The existence of self-titration of nicotine when smoking is pretty well established scientifically. It’s easy enough to get reliable figures by measuring the nicotine level in the blood. But often the established level differs from that measured when the smoker could consume his customary fare. This difference is even more pronounced when testing vapers. I’ll try to illustrate possible reasons for this discrepancy and present an easily overlooked, but very important new mode of self-titration that appeared with vaping and may be quite disruptive to testing the customary mode of self-titration.
The illustrations are only to visualise the concept of the different kinds of pleasure derived depending on the amount ingested and how they may influence the point where self-titration stops. They are not based on actual data.
What is self-titration?
Besides nicotine there is another stimulant people are used to self-titrate, but seldom call it thus: Caffeine!
Everybody knows somebody who states something like “Don’t talk to me before my first cup of coffee!” These people are routinely self-titrating caffeine. They drink enough coffee to reach an agreeable level of caffeine in the morning. Then they simply drink enough to keep it comfortable.
But there’s more than just the caffeine. Besides the sensation of drinking the hot liquid itself, a very important component is the taste. It’s the main reason for the success of the specialised shops offering all those fancily flavored variations. Enough people don’t want the caffeine, but still like to indulge in this pleasure, so that there is a market for decaffeinated coffee.
Unfortunately these other pleasure factors aren’t as easily and reliably quantified as the blood plasma level of caffeine / nicotine. They are very subjective and can only be estimated by questioning the subjects.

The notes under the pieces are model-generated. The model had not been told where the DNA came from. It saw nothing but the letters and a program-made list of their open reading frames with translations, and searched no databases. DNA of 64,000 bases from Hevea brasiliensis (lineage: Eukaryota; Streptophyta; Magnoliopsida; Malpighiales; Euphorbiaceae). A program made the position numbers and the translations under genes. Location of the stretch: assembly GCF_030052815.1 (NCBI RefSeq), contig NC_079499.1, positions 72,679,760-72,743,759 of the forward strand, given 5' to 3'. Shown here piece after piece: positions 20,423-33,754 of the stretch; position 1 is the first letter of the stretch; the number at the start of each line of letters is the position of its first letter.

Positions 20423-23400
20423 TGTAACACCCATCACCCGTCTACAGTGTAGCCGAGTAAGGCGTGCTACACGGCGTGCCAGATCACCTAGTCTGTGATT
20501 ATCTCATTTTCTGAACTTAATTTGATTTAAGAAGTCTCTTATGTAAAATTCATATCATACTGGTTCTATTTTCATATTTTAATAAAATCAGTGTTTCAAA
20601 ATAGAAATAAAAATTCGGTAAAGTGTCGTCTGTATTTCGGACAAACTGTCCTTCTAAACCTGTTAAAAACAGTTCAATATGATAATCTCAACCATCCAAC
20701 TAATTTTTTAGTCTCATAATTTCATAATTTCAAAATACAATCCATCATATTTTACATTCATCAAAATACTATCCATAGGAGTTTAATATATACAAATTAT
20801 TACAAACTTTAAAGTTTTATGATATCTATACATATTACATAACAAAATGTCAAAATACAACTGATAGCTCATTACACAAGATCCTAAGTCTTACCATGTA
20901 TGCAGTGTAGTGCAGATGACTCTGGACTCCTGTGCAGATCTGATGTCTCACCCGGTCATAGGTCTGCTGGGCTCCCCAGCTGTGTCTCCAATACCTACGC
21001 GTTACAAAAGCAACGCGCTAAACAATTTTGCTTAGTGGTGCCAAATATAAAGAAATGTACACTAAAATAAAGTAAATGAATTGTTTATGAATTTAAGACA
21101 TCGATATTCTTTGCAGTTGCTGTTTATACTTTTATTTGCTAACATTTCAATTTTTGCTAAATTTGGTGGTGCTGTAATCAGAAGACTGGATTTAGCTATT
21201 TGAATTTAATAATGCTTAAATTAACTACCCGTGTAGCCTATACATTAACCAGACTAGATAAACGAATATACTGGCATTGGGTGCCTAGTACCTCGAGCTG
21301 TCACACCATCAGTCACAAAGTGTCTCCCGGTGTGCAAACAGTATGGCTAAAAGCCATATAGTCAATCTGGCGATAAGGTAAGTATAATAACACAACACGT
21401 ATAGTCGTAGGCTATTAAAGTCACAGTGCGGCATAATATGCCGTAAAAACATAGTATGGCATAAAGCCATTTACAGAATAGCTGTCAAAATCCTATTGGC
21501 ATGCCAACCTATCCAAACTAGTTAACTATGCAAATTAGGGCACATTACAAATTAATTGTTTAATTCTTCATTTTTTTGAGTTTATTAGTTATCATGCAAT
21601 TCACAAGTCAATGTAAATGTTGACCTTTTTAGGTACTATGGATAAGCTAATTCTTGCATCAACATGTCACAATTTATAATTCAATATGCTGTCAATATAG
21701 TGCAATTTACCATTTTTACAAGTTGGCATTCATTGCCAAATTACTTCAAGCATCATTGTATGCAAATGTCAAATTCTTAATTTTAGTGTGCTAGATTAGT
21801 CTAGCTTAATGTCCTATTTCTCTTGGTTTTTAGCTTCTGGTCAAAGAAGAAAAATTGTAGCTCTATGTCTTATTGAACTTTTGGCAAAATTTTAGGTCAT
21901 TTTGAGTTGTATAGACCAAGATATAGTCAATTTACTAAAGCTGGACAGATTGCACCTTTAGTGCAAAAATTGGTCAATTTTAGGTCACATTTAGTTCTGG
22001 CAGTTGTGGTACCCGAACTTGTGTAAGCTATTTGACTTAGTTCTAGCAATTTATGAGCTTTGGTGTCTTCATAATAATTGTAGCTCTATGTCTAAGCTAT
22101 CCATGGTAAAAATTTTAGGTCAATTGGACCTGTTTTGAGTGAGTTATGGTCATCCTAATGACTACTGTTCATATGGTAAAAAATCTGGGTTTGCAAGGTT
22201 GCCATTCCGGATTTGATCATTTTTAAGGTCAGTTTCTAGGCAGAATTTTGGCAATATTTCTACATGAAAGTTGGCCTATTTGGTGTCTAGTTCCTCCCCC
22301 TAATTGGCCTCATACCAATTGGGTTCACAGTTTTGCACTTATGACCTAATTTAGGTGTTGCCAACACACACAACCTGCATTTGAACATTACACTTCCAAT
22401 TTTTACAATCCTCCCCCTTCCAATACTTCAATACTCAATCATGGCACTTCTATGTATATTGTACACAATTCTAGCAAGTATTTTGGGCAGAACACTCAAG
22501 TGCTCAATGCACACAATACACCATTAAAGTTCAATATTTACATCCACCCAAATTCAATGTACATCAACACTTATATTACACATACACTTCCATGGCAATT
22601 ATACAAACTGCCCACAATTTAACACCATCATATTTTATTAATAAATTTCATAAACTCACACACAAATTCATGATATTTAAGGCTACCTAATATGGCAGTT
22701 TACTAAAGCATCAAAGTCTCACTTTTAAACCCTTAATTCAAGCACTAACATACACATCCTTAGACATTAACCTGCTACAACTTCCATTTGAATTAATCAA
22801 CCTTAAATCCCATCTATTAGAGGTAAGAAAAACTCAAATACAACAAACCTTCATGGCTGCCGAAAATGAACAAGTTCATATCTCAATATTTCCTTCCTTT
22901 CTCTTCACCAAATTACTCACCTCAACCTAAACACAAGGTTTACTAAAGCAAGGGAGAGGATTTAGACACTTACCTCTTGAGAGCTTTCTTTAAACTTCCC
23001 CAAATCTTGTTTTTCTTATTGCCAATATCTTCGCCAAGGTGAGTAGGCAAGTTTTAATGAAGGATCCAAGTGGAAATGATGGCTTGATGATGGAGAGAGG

A caffeine junkie will soon notice when that first cup was decaf or caffeine reduced. Something is missing. So he drinks more. But there soon comes a point where—independent of the caffeine level reached—drinking more becomes too uncomfortable. Then he stops drinking the too weak stuff, even if his desired caffeine level isn’t reached yet.
This also works for unexpectedly strong coffee. When the caffeine level gets too high, it becomes increasingly uncomfortable (dizziness, headache, cold sweat, palpitations, …) and the consumption is automatically suspended until the discomfort is gone again.
For nicotine it works similarly. And—contrary to a claim that keeps getting repeated like a mantra—there is some pleasure from smoking by itself, independent of nicotine.
When given cigarettes with less nicotine the smoker will automatically use compensatory puffing to get closer to the desired nicotine level. For this he will inhale longer and deeper, draw harder, smoke more. But—just like drinking coffee—this excessive smoking will at one point become more uncomfortable than the missing nicotine.
The mechanics for compensatory puffing when vaping are pretty similar to those when smoking, with a few insignificant differences. But still, many vapers stop compensating at lower nicotine levels. Puzzling? There may be an explanation:
A new mode of self-titration!
Vapers have a whole new different mode of conscious self-titration: Selecting the nicotine content of the liquid! Vapers soon find out, which amount of nicotine suits them best. But they don’t have to adjust the amount of vaping from what they like best. They simply choose the nicotine content of the liquid higher or lower, so that in the end they get their desired nicotine level while they also get the most pleasure from the rest of the vaping experience.